Acute lymphoblastic leukemia (ALL) affects children and older adults (65 years old and over) [1,14,15]. Pathologists and physicians consider acute myeloid leukemia (AML) the most fatal type since just under 30% of patients have survived in the past five years [1,16]. The National Cancer Institute in the United States of America reported that nearly 24,500 patients died in 2017 due to leukemia [1,17,18,19,20]. In addition, leukemia was the main cause of 4.1.% reported cancers in the United States of America [1].
Various known risk factors can cause leukemia. These factors include smoking, exposure to high levels of radiation and chemotherapy, a blood disorder, family history, and some genetic mutations [21,22]. In young patients, leukemia occurs often due to genetic mutations that take place in blood cells only [23]. In addition, some genetic mutations can be inherited from parents and cause leukemia [24,25].
Acute lymphoblastic leukemia (ALL), acute myeloid leukemia (AML), chronic lymphocytic leukemia (CLL), and chronic myeloid leukemia (CML) are recognized by their intensity level and form of infected cells [1]. Acute myeloid leukemia (AML) occurs in adults more often than children, and more specifically, in men more often than women. In addition, acute myeloid leukemia (AML) is the deadliest type of leukemia since its five-year survival rate is 26.9% [1]. Chronic lymphocytic leukemia (CLL) affects men more than women, since two-thirds of the positive reported cases are men [1]. Moreover, this type of leukemia occurs in people aged 55 years and over, and its survival rate between 2007 and 2013 was 83.2% according to [1].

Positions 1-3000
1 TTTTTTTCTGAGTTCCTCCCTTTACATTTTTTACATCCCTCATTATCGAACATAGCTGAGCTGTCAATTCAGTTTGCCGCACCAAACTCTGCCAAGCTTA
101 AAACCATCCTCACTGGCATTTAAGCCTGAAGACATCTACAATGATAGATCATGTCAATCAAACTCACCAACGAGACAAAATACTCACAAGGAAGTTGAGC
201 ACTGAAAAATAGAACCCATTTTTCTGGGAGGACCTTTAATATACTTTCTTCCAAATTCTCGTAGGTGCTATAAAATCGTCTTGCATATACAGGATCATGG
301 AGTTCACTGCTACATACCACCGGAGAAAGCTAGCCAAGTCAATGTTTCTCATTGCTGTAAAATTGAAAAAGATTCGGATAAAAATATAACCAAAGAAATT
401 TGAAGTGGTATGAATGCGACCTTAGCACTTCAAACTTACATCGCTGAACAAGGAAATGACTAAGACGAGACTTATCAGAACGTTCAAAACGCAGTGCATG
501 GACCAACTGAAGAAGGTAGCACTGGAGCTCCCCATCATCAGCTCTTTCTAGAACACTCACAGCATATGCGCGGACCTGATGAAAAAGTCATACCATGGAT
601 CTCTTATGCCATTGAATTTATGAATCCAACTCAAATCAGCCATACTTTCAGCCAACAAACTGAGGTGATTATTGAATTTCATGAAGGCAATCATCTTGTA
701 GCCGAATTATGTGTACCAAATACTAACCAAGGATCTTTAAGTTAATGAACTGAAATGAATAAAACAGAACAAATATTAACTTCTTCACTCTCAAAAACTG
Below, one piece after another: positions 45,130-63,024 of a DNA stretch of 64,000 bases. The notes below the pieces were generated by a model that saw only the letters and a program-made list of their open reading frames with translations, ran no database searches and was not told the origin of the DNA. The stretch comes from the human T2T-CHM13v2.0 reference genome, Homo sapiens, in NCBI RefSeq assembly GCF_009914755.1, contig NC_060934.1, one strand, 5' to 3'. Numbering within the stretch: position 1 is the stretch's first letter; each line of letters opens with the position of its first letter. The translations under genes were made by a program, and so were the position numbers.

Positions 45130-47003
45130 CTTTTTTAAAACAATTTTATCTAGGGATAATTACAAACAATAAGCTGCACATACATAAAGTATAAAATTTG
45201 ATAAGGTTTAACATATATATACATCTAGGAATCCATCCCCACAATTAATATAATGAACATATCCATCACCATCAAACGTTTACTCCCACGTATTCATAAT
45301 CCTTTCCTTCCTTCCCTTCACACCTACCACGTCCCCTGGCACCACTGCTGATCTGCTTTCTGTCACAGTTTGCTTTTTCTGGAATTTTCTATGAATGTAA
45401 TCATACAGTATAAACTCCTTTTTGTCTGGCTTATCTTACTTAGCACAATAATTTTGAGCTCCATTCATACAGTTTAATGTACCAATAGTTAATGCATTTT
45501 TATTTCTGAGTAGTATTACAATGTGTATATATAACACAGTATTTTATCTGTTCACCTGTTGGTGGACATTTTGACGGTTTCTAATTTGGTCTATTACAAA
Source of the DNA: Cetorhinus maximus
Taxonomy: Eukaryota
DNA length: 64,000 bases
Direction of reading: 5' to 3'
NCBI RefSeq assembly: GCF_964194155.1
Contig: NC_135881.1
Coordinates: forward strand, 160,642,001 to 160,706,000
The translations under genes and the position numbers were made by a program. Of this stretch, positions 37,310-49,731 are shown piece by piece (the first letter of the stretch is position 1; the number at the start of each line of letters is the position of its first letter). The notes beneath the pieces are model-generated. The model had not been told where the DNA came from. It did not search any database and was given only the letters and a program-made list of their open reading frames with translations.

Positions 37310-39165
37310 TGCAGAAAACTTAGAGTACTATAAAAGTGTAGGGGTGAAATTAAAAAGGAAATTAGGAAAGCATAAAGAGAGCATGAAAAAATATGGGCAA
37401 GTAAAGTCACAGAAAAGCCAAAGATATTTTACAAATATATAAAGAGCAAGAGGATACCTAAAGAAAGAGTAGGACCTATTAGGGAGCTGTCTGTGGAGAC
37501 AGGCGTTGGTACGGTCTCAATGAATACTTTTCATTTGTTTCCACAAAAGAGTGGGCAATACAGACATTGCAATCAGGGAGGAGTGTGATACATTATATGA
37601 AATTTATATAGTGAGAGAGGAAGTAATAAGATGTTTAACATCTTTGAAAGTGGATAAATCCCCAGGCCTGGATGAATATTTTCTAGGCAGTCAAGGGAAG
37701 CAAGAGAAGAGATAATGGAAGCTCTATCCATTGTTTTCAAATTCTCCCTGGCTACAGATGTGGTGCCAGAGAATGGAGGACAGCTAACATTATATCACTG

The evaluation of leukemia is determined by expert pathologists who have sufficient skills [1]. Leukemia types are determined by Molecular Cytogenetics, Long-Distance Inverse Polymerase Chain Reaction (LDI-PCR), and Array-based Comparative Genomic Hybridization (ACGH) [1]. These procedures require substantial effort and skills [1]. Pathologists and physicians use smear blood and bone marrow tests to identify leukemia [1,2,3]. However, these tests are expensive and time-consuming. In addition, interventional radiology is another procedure used to identify leukemia [1]. Yet, the radiological procedures are limited by hereditary issues that are affected by the sensitivity and resolution of the imaging modality [1].
At the moment, deep learning (DL) methods can be deployed in the medical field to support and provide aid for identifying infected leukemia cells or healthy ones. These approaches require datasets for training purposes. In this study, four datasets from Kaggle are used. Neural networks are widely used in image processing, detection, and categorization due to their rapid reputation for accuracy and effectiveness. Overfitting issues could occur for some reasons. To eliminate or minimize these issues, taking equal numbers of images from different samples is necessary. Various deep learning solutions for leukemia diagnosis and categorization were implemented with reasonable results. Therefore, obtaining greater accuracy is required.

1.1. Research Problem and Motivations